One major improvement is in the way the stars are depicted. The new version has taken advantage of new more
accurate databases and computer graphics to allow a continuous range of star-dot sizes to depict each star brightness
level, rather than the old 1-magnitude star binning which irritated some observers. This makes a very noticable
difference over the old version, as the charts now seem cleaner, with a less "busy" and much more natural
or realistic starfield. This makes star pattern recognition easier than with the first edition. Indeed, directly
comparing the new edition with the old makes the first edition often look a little crude! The printing and object
lables are from 10 to 20 percent larger, and are easier to read in dim light (the Deluxe Edition uses black stars
on a white background, which is often best for field use). The Milky-Way is now plotted with four brighness-level
"isophotes" of differing shades of blue, making the depiction correspond closer to reality. Dark Nebulae
are plotted as white with a dotted outline, and many are labeled with their Barnard designations or proper names.
Objects with sizes greater than 10 arc minutes are shown to scale, with nebulae outlined in shape and all galaxies
shown with the correct aspect ratio and position angle. The standard DSO symbols used in the first edition are
still used in the second (circles for clusters and planetaries, boxes or outlines for nebulae, and ovals for galaxies).
For the really small objects, the slightly smaller symbol size, while more realistic, does tend to make some of
the galaxies a bit less noticable. Nebulae outlines are filled in green, star clusters in yellow, and galaxies
in red. One nice feature is the on-chart printing of the names of 192 "named" stars, as opposed to the
mere 28 named on the old edition. The common names of a number of deep-sky objects (ie: Barnard's Loop, The California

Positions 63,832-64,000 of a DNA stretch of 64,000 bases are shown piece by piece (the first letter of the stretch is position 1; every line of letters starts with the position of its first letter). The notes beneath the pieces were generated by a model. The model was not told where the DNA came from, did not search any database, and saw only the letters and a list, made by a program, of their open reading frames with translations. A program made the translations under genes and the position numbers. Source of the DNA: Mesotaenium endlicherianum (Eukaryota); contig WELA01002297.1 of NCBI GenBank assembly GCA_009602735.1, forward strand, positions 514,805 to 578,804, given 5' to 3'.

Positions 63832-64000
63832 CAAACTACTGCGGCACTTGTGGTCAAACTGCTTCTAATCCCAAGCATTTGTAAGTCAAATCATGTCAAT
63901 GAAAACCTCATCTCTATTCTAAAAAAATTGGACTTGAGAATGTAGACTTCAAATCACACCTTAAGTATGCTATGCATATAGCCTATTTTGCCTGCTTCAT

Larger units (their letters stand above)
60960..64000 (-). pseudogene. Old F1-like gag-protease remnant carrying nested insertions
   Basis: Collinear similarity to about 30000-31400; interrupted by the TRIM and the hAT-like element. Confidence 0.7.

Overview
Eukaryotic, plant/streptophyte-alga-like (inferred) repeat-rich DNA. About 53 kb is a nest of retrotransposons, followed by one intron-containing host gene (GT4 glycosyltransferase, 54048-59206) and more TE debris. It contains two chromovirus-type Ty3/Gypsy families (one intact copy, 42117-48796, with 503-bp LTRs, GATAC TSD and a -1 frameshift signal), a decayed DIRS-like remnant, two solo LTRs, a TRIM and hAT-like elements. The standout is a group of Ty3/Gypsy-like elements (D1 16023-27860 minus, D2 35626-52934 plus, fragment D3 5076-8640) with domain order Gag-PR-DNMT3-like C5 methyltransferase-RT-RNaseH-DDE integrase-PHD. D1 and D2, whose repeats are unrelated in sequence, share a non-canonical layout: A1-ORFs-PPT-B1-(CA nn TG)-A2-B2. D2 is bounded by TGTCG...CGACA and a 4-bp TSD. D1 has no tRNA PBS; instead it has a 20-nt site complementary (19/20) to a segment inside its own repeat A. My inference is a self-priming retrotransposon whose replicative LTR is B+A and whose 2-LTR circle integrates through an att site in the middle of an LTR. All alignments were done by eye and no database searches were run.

Nebula, Hubble's Variable Nebula, The Great Orion Nebula, ect.), are also printed on the new charts. The catalogs
for the various DSO's have also been expanded to include 23 different label designations.
The charts plot about 2700 of the more prominent deep-sky objects (open and globular clusters, diffuse nebulae
(light and dark), planetary nebulae, and galaxies), as compared with only 2500 in the first edition. The authors
thought a modest increase in the number of objects would be best. I tend to agree with this judgement, considering
many amateurs might be using the new version for their initial forays into the realm of the Deep-sky. Too many
objects would tend to make the atlas too cluttered for easy use, increasing the confusion and needlessly duplicating
the efforts of the deeper atlases like Uranometria. The list of objects plotted has been reviewed and revised
using more current data, so a few of the faintest objects which were on the old edition have been eliminated from
the new one. The limits on object coverage are now more codified, as the old version had a few inconsistencies
in which objects were plotted and which were not. The 2nd Edition plots open clusters with total integrated magnitudes
of 8.5 or brighter, globulars to 11.0, galaxies with a blue-light magnitude to 13.0, and Planetary Nebulae to a